Food and entertainment, however, were lavish. Peacock, heron, and swan were frequently on the aristocrat’s menu. Spices from exotic lands, such as saffron, cumin, ginger, nutmeg, cardamom, and cinnamon, reflected hosts’ wealth and their ties to far-off realms. Dancing, singing, short plays, and readings from lavish manuscripts full of romantic intrigue and knightly derring-do—such as those featured in the exhibition Imagining the Past in France, 1250–1500—accompanied entremets, or tidbits between courses.

We can learn much about French feasting of the Middle Ages from manuscripts made for the nobility of the day, as gallery teachers Nancy Real and Robin Trento discovered in planning a culinary workshop to complement the exhibition. The workshop was the latest in a series of Museum courses that combine the culinary and the visual arts to explore history through all five senses.

Nancy and Robin are chefs and self-confessed foodies as well as art historians, and the event combined a close look at illuminations in Imagining the Past in France with the cooking and eating of a medieval-inspired feast of marinated leeks, homemade sausage, fava bean soup, quince cakes, and more. The pair devised the menu in collaboration with fellow art historian-educator Maite Gomez-Rejón, who also frequently teaches at the Getty.

“We were looking for authenticity,” said the multilingual Nancy and Robin, who delved into historical sources such as Le Ménagier de Paris (available as The Good Wife’s Guide: A Medieval Household Book), and The Medieval Kitchen: Recipes from France and Italy in researching the menu, which you can download here.

Though medieval cooking varied across nations, said Nancy, “you keep finding the same ingredients again and again—like fava beans, mutton, pork, peacock.” (“We didn’t use peacock,” Robin quickly added. For that, consult How to Cook a Peacock.)

To imagine the scene where such a menu might have been served, Robin singled out the illumination from the late 1300s shown above as “a pretty good snapshot of what a banquet might have looked like in the day.”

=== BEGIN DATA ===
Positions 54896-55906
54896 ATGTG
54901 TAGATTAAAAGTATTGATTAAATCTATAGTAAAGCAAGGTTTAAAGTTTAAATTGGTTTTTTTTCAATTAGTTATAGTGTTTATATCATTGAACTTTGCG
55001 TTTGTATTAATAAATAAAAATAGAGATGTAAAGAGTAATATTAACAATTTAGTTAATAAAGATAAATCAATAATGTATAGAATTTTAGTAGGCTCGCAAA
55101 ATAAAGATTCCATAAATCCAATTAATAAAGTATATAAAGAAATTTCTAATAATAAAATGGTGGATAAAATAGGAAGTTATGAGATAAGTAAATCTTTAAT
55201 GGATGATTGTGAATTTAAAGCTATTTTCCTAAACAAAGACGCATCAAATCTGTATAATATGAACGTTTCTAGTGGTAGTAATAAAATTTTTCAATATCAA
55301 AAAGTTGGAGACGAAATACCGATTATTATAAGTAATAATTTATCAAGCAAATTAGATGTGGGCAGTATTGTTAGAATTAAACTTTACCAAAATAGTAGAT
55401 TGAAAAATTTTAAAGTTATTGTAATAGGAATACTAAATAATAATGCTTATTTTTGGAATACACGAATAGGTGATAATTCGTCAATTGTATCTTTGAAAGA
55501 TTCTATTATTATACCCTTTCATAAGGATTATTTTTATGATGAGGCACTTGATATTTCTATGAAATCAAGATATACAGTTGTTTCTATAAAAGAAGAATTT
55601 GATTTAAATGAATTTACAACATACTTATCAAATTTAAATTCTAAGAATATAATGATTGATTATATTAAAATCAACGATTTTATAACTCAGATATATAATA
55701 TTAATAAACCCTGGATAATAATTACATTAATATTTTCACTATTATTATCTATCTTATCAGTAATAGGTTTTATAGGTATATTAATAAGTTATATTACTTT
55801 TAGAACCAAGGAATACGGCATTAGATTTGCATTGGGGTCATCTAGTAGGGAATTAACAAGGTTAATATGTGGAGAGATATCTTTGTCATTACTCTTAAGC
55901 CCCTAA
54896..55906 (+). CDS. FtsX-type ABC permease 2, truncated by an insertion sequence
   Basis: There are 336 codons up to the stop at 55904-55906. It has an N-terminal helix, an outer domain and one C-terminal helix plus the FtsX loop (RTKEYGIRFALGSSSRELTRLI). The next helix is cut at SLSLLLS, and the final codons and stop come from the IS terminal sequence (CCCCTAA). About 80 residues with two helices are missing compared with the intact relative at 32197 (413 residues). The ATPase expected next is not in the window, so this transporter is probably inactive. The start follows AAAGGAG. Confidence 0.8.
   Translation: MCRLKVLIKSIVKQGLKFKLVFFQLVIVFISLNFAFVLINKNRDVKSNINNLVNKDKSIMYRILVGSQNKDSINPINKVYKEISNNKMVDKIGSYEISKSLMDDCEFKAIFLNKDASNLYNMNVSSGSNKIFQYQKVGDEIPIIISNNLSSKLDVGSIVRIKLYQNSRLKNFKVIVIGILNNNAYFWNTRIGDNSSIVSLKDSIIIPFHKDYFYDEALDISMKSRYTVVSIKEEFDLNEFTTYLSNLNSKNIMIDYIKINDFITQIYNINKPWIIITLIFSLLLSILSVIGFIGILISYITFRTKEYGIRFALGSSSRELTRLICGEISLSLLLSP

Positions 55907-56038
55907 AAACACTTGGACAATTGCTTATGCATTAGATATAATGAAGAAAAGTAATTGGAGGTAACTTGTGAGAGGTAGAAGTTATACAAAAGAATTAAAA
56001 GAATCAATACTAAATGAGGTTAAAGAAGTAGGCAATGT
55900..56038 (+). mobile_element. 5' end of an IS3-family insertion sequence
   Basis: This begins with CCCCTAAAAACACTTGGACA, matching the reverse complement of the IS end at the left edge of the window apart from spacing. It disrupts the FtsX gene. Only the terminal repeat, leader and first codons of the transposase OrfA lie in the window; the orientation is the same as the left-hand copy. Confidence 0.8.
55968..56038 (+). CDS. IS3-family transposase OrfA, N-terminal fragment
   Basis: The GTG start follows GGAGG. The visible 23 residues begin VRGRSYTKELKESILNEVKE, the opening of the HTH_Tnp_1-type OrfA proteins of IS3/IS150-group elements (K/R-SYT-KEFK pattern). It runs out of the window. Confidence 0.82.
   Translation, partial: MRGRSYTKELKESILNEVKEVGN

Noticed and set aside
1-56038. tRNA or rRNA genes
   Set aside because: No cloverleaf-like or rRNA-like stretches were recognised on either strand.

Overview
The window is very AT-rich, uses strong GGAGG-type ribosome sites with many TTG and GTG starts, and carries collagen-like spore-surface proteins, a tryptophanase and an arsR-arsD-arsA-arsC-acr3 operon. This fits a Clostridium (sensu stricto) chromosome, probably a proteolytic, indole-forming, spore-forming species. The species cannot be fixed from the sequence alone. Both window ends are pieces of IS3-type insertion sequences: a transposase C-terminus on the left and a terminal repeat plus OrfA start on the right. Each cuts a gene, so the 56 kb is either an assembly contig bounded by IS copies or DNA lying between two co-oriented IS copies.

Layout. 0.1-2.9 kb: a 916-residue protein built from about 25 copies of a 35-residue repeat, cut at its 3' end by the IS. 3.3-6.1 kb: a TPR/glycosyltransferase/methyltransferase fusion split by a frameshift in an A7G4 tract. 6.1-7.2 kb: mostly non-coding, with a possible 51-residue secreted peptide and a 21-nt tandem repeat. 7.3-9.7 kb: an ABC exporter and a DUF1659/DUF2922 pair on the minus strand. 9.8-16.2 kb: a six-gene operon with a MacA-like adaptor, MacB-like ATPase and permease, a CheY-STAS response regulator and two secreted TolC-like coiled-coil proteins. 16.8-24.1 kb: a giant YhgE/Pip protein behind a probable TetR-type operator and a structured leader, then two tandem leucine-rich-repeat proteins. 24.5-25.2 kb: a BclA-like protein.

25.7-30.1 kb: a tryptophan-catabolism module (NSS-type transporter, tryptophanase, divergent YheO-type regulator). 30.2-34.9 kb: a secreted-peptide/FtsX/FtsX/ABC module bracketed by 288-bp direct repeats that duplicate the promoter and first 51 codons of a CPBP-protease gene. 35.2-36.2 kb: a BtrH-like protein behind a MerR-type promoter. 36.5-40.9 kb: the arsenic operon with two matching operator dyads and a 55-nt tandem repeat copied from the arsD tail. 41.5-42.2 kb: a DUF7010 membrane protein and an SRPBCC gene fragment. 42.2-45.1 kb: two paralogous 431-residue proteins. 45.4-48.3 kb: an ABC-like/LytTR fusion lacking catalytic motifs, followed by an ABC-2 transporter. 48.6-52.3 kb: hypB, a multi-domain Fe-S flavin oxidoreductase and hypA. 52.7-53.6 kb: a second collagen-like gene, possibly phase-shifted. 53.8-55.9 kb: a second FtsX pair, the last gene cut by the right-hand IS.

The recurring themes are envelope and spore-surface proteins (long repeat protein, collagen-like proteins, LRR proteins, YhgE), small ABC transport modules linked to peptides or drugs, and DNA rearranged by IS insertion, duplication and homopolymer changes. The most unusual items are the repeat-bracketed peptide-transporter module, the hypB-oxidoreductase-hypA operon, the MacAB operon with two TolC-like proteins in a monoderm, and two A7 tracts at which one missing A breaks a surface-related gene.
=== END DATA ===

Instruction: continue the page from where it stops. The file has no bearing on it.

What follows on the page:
A crowned and blue-robed Charles V of France and two lofty guests (Holy Roman Emperor Charles IV and his son) are attended by bowing servants offering freshly baked bread. As at a modern dinner theater, the attendees seem more interested in food and conversation than in the entertainment, a spectacular re-enactment of the Crusades complete with a battle scene. On the banquet table sit golden salt cellars so large that they outshine the monarchs’ crowns. “The person nearest the salt cellar was at the top of the hierarchy,” Nancy explained.

Charles’s table is covered with white damask tablecloth—likely more than one, as people who eat with their hands tend to make a mess. Scraps of leftover meat would later go to the servants scraps of bread, to the poor.

And the food? What stands out about the flavors of the medieval meal recreated by Maite, Robin, and Nancy is the richness of the spice. “Many wonderful spices that we associate with sweets, like cinnamon, nutmeg, and cloves, were typical in savory dishes made for the French upper classes,” explained Robin. What about that old belief that medieval Europeans used such pungent spices to disguise the stench of rotten meat? “Certainly not,” insisted Nancy. Those who had exotic spices were rich, and the rich were not served spoiled food.

Upper-class medieval eaters were sophisticated, and they prized vividness not only in spice, but also in color. Yellow, for example, came from saffron and egg yolks. Nancy pointed to the vibrantly colored illumination of Adam and Eve on view in Imagining the Past as an artistic parallel. “It’s so brilliant visually, it’s as if you died and went to heaven.”

The Story of Adam and Eve (detail), Boucicaut Master, in Concerning the Fates of Illustrious Men and Women, about 1415. The J. Paul Getty Museum, Ms. 63, fol. 3

References to food appear in other unexpected places in Imagining the Past, too. Alexander Exploring Underwater, a whimsical vision of Alexander the Great surveying the oceans in a glass diving bell, features fish like those Frenchmen would have eaten on Fridays and during Lent. “They knew their fish very well,” said Robin. “They were looking at real fish and copying them.”